Kevin Daley on September 4, 2019
Justice Ruth Bader Ginsburg wryly recounted her Supreme Court interview with former President Bill Clinton on Tuesday night, saying Clinton, who has been accused of sexual misconduct on multiple occasions, seemed quite comfortable speaking with women.
Ginsburg made the remarks during a Clinton Foundation event at the University of Arkansas, before a friendly audience of some 15,000.
“I’ve had the experience with some men that they have a certain discomfort talking to a woman — [it] was not that way with President Clinton,” Ginsburg joked.
Clinton himself introduced Ginsburg at the event, saying she had far exceeded his expectations as a justice. The former president’s ties to Jeffrey Epstein have come under renewed scrutiny following Epstein’s July arrest for sex-trafficking — Clinton traveled to Africa, Asia and Europe aboard Epstein’s plane on multiple occasions during his post-presidency.
One Epstein accuser also placed Clinton on Little St. James Island, a notorious Caribbean hideaway for Epstein’s predations. The claim has not been corroborated, and Clinton has denied any knowledge of Epstein’s crimes.
The former president also paid out a $850,000 settlement to Paula Jones in 1998. Jones was an Arkansas state employee who accused Clinton of sexual harassment.
Elsewhere in the interview, Ginsburg discussed recent strains on her health, including a pancreatic cancer diagnosis. The justice completed a three-week course of outpatient radiation therapy at Memorial Sloan Kettering Cancer Center in New York City on Aug. 23. It was her second visit to Sloan Kettering in an eight-month period. Surgeons performed a pulmonary lobectomy to remove two cancerous nodules from her left lung in December 2018.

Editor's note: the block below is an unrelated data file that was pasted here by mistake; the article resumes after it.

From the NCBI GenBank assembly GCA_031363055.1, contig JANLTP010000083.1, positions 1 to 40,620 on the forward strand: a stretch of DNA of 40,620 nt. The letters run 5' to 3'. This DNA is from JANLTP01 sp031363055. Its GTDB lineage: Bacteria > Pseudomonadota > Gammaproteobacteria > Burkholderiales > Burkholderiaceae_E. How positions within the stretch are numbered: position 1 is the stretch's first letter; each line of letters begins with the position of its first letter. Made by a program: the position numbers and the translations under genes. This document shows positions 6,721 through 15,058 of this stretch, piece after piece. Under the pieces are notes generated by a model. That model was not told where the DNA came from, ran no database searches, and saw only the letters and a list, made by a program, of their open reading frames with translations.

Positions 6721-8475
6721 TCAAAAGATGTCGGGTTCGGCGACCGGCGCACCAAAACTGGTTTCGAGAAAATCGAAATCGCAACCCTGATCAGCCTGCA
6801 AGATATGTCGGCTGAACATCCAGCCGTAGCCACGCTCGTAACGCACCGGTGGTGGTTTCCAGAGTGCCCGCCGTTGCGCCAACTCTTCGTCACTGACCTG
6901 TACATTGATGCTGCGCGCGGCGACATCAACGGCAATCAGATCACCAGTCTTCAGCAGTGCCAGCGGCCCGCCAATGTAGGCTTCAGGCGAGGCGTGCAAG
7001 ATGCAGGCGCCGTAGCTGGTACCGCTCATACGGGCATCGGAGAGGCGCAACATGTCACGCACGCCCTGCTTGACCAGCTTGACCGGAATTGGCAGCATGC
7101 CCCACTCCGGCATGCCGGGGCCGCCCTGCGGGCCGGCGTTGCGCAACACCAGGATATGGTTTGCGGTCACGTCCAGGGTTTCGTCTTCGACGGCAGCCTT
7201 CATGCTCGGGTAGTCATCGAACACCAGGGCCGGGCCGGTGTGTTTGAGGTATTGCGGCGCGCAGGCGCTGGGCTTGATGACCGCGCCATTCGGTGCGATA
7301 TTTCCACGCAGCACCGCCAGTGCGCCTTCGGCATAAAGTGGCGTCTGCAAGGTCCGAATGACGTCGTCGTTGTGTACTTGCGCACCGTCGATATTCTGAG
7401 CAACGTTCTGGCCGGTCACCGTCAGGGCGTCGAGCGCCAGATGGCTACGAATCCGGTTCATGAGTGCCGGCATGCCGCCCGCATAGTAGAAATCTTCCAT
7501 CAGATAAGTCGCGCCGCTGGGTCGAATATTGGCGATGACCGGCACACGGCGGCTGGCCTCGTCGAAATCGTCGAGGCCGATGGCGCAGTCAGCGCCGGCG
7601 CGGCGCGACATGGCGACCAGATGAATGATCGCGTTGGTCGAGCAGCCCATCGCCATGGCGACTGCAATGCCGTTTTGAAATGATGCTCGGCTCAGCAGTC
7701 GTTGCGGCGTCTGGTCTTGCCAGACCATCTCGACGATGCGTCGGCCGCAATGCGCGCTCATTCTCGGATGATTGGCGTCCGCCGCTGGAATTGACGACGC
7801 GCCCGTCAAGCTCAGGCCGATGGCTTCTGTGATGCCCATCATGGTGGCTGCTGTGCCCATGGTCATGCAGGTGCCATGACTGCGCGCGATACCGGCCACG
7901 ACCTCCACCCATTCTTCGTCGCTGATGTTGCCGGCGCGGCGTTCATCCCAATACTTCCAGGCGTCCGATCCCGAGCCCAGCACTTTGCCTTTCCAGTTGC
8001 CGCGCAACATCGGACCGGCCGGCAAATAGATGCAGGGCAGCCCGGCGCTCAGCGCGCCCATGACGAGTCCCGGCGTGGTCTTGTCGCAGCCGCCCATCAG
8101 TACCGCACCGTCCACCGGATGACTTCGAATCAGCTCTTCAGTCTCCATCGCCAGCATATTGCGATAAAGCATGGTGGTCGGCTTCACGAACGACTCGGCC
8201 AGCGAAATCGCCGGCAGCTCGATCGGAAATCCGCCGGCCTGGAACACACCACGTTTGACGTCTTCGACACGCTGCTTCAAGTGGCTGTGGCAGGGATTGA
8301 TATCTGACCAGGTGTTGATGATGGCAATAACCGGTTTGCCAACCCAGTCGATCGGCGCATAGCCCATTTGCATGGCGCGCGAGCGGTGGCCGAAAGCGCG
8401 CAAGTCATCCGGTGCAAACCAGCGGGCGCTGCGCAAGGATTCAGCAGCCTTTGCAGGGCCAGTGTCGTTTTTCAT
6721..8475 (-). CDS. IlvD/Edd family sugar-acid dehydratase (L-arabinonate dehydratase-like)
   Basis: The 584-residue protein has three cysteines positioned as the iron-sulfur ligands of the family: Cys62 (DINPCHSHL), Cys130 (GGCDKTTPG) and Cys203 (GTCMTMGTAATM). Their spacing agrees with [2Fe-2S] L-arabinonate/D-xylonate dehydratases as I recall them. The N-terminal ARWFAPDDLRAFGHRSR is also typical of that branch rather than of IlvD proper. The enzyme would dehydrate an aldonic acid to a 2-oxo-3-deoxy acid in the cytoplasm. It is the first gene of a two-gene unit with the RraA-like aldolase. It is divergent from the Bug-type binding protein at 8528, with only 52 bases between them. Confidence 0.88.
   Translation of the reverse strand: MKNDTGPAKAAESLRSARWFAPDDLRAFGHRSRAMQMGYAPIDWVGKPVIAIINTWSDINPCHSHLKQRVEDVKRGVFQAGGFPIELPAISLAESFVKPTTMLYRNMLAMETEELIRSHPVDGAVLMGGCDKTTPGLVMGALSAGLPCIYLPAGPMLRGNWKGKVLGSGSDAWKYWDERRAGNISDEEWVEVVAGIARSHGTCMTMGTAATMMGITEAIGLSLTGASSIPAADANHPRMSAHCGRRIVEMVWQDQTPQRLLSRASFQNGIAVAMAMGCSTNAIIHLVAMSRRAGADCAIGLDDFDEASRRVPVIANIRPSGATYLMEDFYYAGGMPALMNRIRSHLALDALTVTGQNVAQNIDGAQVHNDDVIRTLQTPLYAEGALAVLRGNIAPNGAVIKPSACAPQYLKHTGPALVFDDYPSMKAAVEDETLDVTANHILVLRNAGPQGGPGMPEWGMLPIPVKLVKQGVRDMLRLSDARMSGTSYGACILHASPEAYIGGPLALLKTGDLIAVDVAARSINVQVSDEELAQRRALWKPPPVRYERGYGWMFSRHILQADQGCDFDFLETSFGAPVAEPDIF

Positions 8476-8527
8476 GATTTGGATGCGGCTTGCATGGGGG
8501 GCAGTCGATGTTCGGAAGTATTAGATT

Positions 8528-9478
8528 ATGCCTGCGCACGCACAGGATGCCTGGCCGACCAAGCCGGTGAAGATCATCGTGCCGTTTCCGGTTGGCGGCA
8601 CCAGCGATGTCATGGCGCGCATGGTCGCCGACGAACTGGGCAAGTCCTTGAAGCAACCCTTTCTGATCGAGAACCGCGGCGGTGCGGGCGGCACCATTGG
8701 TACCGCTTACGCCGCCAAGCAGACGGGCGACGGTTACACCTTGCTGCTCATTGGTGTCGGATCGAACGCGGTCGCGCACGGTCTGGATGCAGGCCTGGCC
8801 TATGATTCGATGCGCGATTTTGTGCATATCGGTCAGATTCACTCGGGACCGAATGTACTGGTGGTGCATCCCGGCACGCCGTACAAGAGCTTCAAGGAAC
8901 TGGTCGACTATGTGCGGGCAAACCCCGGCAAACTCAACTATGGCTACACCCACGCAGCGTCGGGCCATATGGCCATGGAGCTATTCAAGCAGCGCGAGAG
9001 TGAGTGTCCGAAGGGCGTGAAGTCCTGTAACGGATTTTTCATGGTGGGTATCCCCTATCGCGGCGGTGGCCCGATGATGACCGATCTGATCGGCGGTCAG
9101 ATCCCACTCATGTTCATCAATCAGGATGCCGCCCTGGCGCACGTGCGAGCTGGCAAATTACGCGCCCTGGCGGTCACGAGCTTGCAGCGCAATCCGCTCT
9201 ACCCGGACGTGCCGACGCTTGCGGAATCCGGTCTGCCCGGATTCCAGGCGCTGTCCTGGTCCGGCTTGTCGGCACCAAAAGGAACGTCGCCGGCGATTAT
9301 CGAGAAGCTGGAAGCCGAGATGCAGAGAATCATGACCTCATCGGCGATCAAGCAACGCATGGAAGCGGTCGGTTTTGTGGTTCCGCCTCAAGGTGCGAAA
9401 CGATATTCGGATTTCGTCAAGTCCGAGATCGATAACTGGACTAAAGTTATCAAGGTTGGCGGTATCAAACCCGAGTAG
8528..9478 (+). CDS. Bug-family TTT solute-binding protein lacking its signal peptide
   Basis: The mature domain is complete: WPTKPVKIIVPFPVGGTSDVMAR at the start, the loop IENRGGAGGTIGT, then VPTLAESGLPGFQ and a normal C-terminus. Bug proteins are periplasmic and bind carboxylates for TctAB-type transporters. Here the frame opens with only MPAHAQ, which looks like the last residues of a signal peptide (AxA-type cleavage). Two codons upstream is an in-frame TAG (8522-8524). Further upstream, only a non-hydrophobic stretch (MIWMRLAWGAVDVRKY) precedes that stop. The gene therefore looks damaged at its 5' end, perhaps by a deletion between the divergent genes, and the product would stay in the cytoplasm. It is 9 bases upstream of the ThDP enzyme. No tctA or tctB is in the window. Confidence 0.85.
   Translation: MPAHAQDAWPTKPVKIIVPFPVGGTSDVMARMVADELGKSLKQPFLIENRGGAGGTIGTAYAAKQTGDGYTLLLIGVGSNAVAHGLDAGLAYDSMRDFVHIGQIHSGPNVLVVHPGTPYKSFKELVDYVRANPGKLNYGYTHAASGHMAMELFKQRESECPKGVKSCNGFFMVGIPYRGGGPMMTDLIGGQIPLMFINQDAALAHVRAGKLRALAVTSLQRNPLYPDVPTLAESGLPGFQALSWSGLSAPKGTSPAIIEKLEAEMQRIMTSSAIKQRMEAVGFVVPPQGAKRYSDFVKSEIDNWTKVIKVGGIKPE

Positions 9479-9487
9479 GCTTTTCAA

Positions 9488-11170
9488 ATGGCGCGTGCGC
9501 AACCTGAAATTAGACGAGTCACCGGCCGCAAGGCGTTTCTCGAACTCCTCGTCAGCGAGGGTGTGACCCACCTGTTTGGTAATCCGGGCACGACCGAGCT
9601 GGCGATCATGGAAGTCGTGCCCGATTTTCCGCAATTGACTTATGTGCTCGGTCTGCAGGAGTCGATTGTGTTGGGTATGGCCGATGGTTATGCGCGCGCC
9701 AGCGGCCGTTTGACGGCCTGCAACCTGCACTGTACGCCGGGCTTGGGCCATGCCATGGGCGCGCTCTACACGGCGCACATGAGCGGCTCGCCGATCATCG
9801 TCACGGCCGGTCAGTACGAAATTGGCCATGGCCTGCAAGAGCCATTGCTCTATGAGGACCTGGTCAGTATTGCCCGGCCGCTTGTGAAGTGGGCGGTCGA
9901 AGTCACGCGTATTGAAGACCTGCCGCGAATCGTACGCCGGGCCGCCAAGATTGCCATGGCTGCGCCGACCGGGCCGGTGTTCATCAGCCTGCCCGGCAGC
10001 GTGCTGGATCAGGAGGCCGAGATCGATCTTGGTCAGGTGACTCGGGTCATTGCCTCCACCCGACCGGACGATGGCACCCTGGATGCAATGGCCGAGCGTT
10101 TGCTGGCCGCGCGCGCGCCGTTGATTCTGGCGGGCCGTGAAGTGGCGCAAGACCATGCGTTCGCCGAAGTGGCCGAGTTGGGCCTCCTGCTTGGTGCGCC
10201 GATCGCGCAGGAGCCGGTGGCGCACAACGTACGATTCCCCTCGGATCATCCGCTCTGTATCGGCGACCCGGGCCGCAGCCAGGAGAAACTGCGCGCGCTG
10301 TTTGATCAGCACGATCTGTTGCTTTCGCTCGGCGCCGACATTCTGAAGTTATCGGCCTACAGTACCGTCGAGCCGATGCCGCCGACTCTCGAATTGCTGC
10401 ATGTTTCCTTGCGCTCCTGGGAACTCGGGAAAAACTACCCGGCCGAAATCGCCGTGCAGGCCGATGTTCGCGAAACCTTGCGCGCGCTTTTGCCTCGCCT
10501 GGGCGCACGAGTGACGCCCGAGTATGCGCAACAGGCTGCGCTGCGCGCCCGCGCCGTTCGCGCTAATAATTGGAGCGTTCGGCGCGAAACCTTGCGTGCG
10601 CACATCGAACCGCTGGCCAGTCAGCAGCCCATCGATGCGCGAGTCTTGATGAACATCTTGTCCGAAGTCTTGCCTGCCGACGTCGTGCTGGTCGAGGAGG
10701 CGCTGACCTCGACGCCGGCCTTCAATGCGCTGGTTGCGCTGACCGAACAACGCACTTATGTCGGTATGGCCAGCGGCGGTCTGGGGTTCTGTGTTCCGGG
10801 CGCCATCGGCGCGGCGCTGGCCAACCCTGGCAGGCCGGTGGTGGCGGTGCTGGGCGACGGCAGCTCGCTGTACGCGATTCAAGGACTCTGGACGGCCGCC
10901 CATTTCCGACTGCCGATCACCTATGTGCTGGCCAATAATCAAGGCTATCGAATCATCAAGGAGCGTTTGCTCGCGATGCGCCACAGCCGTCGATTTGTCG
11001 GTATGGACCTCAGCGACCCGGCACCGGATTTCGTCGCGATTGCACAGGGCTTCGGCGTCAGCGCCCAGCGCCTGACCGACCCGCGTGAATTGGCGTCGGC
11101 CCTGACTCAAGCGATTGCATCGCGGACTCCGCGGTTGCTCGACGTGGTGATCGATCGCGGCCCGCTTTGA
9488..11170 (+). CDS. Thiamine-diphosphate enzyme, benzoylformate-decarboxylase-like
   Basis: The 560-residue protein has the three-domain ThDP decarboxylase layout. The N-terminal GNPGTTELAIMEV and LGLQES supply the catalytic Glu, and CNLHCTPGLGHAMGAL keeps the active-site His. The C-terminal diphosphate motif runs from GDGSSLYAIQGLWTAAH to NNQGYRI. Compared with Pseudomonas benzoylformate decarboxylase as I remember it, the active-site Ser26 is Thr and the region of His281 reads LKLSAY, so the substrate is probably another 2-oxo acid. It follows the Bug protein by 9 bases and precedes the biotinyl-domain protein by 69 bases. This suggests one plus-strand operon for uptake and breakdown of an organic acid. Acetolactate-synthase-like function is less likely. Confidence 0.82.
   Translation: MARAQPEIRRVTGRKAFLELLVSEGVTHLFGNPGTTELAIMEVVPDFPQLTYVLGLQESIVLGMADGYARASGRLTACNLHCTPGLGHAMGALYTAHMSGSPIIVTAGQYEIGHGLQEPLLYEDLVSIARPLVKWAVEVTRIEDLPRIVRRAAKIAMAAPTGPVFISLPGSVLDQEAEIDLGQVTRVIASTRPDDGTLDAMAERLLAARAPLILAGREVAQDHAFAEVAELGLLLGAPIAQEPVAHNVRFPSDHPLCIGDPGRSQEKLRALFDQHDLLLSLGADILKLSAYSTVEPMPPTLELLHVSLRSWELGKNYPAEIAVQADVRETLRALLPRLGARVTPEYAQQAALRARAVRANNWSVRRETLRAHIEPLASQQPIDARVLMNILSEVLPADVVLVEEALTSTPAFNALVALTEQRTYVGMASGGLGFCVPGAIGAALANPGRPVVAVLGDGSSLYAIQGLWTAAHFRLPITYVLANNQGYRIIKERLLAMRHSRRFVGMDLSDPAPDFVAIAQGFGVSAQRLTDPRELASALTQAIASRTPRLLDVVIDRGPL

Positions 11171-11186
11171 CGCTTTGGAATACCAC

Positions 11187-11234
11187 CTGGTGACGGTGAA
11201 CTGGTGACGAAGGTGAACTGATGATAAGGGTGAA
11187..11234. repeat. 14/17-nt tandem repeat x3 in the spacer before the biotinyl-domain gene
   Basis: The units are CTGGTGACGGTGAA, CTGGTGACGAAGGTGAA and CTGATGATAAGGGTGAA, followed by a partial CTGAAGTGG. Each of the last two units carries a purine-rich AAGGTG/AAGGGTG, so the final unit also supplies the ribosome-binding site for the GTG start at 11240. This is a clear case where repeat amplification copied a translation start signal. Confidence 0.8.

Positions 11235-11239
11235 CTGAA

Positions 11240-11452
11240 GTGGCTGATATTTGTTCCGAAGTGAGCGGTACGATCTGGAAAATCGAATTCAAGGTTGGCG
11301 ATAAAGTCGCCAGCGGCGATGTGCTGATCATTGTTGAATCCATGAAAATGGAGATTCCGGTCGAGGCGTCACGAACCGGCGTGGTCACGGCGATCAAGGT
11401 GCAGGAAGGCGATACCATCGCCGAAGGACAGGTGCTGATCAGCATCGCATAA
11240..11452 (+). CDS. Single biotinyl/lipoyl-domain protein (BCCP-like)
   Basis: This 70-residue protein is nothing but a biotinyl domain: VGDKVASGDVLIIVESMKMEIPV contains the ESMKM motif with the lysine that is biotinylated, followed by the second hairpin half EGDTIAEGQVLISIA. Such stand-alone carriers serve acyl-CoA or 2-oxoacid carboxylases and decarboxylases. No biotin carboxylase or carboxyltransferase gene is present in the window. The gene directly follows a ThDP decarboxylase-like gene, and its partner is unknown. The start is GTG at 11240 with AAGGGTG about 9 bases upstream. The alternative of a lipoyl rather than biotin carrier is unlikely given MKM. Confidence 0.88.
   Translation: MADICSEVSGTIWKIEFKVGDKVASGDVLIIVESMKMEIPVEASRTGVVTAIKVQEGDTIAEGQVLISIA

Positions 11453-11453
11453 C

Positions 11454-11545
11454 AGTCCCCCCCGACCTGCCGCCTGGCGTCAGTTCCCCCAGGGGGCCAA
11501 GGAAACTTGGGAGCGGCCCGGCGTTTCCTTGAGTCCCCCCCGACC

Though she completed her radiation treatment less than two weeks earlier, Ginsburg said she was eager to keep the date.
“I had promised the Clinton Library that I would be here,” Ginsburg said. “And I’m pleased to say that I am feeling very good tonight.”
“I think my work is what saved me because instead of dwelling on my physical discomforts,” Ginsburg added. “If I have an opinion to write or I have a brief to read, I know I’ve just got to get it done and so I have to get over it.”
All told, Ginsburg has managed four bouts of cancer during her tenure on the high court.
Despite the demanding treatment regiment, Ginsburg has kept a brisk public schedule. She accepted an honorary degree from the University at Buffalo School of Law on Aug. 26, and put in an appearance at the National Book Festival in Washington, D.C., Saturday to promote a volume of her writings and speeches called “My Own Words.”
The Supreme Court will return from its summer hiatus and begin hearing cases Oct. 7.